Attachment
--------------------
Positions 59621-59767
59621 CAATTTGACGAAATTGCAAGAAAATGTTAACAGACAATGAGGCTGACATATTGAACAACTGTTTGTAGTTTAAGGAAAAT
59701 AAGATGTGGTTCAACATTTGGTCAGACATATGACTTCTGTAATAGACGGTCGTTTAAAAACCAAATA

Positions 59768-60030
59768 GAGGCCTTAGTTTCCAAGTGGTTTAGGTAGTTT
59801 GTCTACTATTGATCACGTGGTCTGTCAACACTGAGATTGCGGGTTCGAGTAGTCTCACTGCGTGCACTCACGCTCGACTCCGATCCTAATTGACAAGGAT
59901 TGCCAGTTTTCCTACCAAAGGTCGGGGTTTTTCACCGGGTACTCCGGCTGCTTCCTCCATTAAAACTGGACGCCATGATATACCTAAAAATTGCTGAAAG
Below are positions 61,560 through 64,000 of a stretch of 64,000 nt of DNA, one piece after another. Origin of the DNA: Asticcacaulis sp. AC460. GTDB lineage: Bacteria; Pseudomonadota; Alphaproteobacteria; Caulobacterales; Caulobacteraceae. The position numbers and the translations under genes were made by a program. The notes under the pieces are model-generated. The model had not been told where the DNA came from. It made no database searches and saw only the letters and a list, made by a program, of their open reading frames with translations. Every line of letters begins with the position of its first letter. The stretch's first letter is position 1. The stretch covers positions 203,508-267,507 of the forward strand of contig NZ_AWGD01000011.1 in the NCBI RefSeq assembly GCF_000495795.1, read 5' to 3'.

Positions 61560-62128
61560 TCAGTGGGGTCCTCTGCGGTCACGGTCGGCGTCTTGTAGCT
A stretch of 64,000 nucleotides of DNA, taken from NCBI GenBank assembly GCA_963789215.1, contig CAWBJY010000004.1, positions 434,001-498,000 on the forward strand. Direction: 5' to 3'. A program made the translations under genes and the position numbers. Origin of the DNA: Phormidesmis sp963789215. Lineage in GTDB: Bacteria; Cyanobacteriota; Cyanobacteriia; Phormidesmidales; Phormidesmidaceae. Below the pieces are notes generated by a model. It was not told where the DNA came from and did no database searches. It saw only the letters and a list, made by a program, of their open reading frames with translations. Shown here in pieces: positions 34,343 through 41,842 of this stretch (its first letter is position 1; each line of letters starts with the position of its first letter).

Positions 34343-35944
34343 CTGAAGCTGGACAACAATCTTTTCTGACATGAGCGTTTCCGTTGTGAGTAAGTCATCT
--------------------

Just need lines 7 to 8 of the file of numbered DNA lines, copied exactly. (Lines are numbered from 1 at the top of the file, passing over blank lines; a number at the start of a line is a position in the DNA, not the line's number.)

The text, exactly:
59901 TGCCAGTTTTCCTACCAAAGGTCGGGGTTTTTCACCGGGTACTCCGGCTGCTTCCTCCATTAAAACTGGACGCCATGATATACCTAAAAATTGCTGAAAG
Below are positions 61,560 through 64,000 of a stretch of 64,000 nt of DNA, one piece after another. Origin of the DNA: Asticcacaulis sp. AC460. GTDB lineage: Bacteria; Pseudomonadota; Alphaproteobacteria; Caulobacterales; Caulobacteraceae. The position numbers and the translations under genes were made by a program. The notes under the pieces are model-generated. The model had not been told where the DNA came from. It made no database searches and saw only the letters and a list, made by a program, of their open reading frames with translations. Every line of letters begins with the position of its first letter. The stretch's first letter is position 1. The stretch covers positions 203,508-267,507 of the forward strand of contig NZ_AWGD01000011.1 in the NCBI RefSeq assembly GCF_000495795.1, read 5' to 3'.